An unabashed IKEA addict, I perk up whenever I hear about any new product or design from Switzerland or Scandinavia, no matter how big or small. One greedily anticipates a visual treat, and the Norrom Aquarium does not disappoint.
One might also jump to the conclusion that this is going to be an immediate hit, as it takes the boxiness and bulkiness out of the aquarium and puts something compact and aesthetically pleasing in front you. Oh yes–and–you could also put fish in it.
Everything is just as you would expect: simple, pretty, and pretty perfect. Offering handcrafted, painted lids that feature a 3D printing option, a unique filtration system, and innovative ‘upside-down’ lighting, the Norrom Aquarium was designed in Sweden but is being produced in the UK by Norrom Ltd., who just launched in hopes to raise £3,900 by March 22nd on Kickstarter.
The compact design can hold up to eight gallons of water, and part of the fun in the Norrom Aquarium is that users can ‘get funky’ and 3D print their own elegant lids and bases for the aquarium, as Norrom provides the files to all owners interested in doing so. The standard lids that come with the aquarium are hardly run-of-the-mill though, as they are wooden and handcrafted, and are available in a number of options like rare Zebrano wood and American black walnut. You can also order unfinished lids for painting if you so desire, as well.
While the Norrom Acquarium is an object of beauty, the whole point is actually to house and contain superbly healthy fish and invertebrates that will experience longevity in their home which features a superior filtration device that is, not surprisingly, perfectly hidden and quiet.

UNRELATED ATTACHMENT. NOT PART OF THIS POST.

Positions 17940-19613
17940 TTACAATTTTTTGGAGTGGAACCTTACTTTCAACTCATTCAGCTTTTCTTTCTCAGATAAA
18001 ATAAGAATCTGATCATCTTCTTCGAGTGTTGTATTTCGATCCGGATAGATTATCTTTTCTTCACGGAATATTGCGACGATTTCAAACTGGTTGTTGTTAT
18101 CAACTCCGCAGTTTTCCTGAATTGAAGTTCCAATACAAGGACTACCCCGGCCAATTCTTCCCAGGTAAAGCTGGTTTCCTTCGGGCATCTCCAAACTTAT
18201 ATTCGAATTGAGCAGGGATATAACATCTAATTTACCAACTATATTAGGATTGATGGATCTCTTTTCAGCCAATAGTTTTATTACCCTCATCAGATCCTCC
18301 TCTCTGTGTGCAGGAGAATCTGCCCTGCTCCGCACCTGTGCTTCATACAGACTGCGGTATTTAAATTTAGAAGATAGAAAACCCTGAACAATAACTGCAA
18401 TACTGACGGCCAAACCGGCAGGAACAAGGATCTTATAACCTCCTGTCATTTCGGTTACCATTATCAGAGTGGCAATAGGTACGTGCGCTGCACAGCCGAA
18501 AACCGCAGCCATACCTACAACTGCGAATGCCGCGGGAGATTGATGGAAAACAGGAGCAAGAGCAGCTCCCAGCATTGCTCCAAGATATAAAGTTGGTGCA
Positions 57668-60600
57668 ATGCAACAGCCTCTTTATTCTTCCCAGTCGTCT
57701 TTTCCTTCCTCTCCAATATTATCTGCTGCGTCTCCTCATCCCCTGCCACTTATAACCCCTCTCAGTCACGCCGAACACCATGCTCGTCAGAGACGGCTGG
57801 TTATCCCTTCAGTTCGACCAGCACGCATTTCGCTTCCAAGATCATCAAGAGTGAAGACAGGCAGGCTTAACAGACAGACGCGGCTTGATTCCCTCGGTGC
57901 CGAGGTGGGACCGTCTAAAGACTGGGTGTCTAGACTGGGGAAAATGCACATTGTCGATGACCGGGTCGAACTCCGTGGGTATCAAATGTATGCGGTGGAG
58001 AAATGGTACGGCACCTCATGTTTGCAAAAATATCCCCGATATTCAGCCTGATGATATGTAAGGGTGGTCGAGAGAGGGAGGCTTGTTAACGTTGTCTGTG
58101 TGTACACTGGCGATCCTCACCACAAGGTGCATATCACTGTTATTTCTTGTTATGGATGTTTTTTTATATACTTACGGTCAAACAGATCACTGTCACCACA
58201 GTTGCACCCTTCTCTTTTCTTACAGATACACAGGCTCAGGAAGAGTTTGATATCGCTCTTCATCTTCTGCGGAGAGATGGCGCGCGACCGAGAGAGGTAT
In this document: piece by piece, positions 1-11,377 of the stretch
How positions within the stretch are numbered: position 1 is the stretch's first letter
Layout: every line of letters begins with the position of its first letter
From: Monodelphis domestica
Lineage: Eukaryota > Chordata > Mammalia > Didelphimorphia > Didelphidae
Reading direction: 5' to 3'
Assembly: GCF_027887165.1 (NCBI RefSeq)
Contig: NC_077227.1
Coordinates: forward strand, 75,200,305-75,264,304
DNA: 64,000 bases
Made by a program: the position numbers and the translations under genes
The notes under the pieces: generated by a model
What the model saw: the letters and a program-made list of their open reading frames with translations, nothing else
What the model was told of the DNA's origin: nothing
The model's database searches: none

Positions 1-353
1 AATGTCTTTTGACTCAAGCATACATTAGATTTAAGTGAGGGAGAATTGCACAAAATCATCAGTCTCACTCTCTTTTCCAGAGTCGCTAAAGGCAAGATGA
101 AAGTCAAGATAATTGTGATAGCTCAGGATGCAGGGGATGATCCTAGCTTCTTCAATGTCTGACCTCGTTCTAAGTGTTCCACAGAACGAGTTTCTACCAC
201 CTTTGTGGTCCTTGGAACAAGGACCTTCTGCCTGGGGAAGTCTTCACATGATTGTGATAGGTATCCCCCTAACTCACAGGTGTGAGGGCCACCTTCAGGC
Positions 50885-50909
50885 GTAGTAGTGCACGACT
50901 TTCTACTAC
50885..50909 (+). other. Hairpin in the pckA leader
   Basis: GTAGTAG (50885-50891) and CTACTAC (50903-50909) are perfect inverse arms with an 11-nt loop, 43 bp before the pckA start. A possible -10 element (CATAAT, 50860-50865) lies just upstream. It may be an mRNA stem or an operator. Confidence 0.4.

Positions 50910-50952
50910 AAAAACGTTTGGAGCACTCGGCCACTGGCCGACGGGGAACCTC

The aquarium is bottom-lit, which is a new and unusual design, offering a hidden LED unit that provides natural white light, and operates with a dimming switch. Part of the beauty of the lighting system is that because it is installed in the bottom of the aquarium, there aren’t any clunky, unwieldy cords snaking their way down from the top of the unit. On checking it out, one must wonder why no one thought of that before?
The filter is, of course, a revolutionary work in its own right as well. The aquarium’s central airlift tube pushes water up and through the filter, circulating water, and carrying illumination from the LED’s in the base. Fish, shellfish, frogs, and inverterbrates will all be happy in this amazing little home, but for species that Norrom recommends ‘mixing,’ click here.
Those who pledge £296 or more receive a pre-launch version of the aquarium with all sorts of different options available regarding the lid (with more rudimentary choices), base, and stones, as well as all the other items needed to get up and running. At £314 or more, the lid choices are available in the more exotic woods as well, if you aren’t planning to get funky and 3D print. The product is completely developed and ready for production once the Kickstarter campaign is over, with fulfillment orders to those who pledged slated to be completed in May.
Is this aquarium design one you are interested in, and would you choose to 3D print your own lid? Are you planning to contribute to this Kickstarter campaign? Tell us your thoughts in the Norrom Aquarium with 3D Printed Lid forum over at 3DPB.com.